Thursday, February 17, 2005

Mercator, Peters, & Me

Next time I get interviewed on Fox, I hope it's about maps. Why? Well, for starters, the map of the world in common use is ridiculously wrong. And there is another version of that map that is better, but no one uses it. And let's face it, a group of angry cartographers is just general good fun.

The Mercator Projection is the map of the world you have seen most of your life. (The map on the right, above.) It is flat, obviously, and stretched out, so that the entire earth can appear on one page. So is the Peters Projection (map on the left) but Peters attempts to draw land masses so that they appear closer to actual size. I know! You've always thought the world map we have now is just fine. Well, maybe it was fine for Mrs. Grinrod's third grade classroom (what you up to, Mrs. G?), but according to Arno Peters, who unveiled his alternate map in 1973, the Mercator Projection is inaccurate and racist.

Whoa--the race card! But what else can we call a map that makes the Western world (North America and Europe) appear large and prominent, while Africa, Asia, and South America are squashed down and shrunken to fit in where they can. It is a little weird that Greenland looks as big as China, isn't it?

Take a look at the maps again. Europe, in reality, is 3.8 million square miles. South America is 6.9 million miles square, nearly twice as big. You definitely wouldn't know it from the Mercator map. It's not just South America that gets short shrift, but anything south of the equator. On Mercator, the North looms over the South, appearing dominant as a result of its superior size. This despite the fact that the Southern part of the earth is almost twice as large as the Northern. I like backpacking in Prague as much as the next eternal college student, but it turns out Europe actually isn't the only place in the world.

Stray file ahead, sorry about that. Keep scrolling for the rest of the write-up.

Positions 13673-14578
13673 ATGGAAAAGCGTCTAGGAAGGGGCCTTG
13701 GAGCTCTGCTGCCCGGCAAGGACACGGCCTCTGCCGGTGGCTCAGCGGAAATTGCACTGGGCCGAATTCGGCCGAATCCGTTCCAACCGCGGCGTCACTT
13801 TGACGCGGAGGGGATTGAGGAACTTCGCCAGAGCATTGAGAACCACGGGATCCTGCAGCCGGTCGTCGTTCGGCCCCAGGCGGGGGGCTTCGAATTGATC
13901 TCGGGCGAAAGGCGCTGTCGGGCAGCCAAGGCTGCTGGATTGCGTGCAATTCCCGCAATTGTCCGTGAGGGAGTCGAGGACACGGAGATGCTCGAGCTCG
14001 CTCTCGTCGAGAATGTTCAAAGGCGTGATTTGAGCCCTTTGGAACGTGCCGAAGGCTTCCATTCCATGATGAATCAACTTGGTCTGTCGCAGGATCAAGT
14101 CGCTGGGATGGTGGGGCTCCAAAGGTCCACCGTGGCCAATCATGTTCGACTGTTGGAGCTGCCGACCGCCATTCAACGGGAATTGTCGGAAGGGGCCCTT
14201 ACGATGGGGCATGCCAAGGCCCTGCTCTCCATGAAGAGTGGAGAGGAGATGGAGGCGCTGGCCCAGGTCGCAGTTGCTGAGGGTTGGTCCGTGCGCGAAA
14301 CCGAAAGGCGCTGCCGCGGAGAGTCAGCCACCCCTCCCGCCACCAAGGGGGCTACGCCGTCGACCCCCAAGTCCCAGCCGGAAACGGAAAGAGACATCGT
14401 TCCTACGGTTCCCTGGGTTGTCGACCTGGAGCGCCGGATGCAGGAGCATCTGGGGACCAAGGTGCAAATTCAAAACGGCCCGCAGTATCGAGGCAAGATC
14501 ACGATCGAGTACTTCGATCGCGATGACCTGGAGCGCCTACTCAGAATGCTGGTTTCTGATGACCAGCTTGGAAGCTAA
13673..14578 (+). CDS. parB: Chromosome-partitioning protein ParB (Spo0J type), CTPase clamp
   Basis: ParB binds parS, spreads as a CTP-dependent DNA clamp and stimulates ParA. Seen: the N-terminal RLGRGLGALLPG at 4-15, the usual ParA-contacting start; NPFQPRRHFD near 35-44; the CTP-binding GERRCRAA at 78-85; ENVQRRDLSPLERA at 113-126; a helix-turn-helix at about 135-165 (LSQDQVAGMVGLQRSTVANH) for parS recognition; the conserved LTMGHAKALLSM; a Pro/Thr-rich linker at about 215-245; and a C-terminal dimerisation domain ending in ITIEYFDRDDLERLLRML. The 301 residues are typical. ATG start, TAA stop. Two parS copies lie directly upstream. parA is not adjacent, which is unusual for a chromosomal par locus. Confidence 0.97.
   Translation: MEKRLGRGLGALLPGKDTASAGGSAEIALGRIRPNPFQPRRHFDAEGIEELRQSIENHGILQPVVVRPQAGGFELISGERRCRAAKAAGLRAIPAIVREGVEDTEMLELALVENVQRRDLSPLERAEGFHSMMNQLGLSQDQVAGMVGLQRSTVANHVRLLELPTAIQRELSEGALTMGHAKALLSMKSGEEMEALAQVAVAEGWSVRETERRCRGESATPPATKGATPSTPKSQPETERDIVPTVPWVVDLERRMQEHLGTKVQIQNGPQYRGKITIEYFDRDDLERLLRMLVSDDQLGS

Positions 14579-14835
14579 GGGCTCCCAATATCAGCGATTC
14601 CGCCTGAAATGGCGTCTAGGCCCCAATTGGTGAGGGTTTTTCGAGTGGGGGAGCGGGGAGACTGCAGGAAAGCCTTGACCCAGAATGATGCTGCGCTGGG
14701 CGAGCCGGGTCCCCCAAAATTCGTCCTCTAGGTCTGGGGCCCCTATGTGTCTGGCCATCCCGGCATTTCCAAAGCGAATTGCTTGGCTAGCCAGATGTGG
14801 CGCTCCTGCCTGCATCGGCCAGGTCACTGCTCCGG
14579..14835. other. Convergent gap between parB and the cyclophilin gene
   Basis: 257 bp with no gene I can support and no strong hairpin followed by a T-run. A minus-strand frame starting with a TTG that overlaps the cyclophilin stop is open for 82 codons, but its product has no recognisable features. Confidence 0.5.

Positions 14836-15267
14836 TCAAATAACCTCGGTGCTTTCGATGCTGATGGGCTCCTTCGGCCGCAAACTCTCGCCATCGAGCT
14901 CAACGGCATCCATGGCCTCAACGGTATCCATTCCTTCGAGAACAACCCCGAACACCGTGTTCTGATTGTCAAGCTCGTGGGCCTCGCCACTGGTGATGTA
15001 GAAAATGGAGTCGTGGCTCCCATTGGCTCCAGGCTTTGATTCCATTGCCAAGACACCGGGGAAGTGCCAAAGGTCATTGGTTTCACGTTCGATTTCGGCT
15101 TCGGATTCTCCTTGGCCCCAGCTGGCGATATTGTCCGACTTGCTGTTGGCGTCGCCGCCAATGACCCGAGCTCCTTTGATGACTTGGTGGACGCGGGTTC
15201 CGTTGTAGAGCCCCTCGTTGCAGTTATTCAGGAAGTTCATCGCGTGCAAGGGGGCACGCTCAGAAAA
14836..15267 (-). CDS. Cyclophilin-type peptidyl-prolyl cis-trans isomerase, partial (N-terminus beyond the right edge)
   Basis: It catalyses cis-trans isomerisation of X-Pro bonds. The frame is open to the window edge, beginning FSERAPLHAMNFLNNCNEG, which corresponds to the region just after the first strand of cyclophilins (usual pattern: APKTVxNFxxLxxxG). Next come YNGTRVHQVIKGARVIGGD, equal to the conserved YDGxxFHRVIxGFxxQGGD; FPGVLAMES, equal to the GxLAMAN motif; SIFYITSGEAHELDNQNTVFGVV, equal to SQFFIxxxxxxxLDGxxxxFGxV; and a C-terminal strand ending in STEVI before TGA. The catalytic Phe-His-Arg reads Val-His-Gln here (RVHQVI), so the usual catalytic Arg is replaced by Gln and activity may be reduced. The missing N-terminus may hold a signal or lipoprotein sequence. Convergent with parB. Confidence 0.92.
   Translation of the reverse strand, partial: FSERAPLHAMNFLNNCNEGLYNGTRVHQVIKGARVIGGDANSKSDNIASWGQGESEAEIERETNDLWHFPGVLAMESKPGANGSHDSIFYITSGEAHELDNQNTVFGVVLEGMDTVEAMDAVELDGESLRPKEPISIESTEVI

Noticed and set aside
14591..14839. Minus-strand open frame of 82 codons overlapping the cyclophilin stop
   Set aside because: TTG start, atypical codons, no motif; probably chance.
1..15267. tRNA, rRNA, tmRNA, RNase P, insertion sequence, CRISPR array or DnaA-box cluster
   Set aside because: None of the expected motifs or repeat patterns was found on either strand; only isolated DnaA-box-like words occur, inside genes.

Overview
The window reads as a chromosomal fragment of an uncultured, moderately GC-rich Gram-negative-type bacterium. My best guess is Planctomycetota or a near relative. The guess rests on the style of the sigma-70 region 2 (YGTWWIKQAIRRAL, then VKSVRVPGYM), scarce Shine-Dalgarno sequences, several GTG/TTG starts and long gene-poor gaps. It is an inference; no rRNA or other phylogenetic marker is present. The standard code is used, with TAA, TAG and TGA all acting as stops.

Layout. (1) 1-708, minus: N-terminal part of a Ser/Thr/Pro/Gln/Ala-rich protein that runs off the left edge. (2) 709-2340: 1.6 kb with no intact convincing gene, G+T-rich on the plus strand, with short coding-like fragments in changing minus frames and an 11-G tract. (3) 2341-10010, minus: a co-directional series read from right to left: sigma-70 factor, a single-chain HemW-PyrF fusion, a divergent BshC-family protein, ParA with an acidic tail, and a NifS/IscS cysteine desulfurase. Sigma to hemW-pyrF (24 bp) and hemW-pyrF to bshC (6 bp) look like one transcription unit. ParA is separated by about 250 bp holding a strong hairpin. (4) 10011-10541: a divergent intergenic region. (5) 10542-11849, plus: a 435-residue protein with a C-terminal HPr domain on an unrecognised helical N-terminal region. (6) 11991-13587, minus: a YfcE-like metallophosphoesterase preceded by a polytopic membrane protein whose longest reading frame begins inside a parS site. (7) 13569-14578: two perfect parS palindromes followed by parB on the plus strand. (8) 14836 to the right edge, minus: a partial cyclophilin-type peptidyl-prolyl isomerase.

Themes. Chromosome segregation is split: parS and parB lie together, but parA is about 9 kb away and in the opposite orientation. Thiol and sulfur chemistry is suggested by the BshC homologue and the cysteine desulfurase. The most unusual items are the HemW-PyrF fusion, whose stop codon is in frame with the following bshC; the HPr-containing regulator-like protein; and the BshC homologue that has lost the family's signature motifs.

The Mercator Projection was drawn up in 1569 (hardly a politically-correct era) for the sole purpose of ship navigation. Naturally, those swashbuckling map-makers paid absolutely no attention to relative sizes of country in making this map. And why should they? The Mercator map was made to show ships where they would end up if they sailed in a straight line, and it does. The problem came about a few centuries later when Rand McNally and friends decided to use Mercator for everything else.

So what about going with this Peters map, you ask? Why on earth (haha) isn't everyone using it? Well, the Peters Projection has some detractors of its own, like those who say Peters is just ripping off earlier mapmaker (and clergyman) James Gall, who proposed something similar in 1855. Another naysayer is prominent cartographer Arthur Robinson, who mean-spiritedly refers to the Peters map as "wet, ragged long winter underwear hung out to dry on the Arctic Circle." A little personal, but I guess you can see his point.

However, isn't the real point not aesthetics, but reality? And not who drew it first, but what do we have now? What does the world look like? How big are our continents? Those questions seem worth answering, if only because I'd rather see something that aims to be real, rather than familiar or just more pleasing to the eye.

Speaking of truth, it must be said that it is impossible to plot the spherical onto a flat plane without distortions. The sad fact is, our earth doesn't exactly look like the (Gall) Peters Projection either. But it's closer to the truth and it tries the hardest, and we like that. It also seems time for Greenland to be taken down a peg or two.


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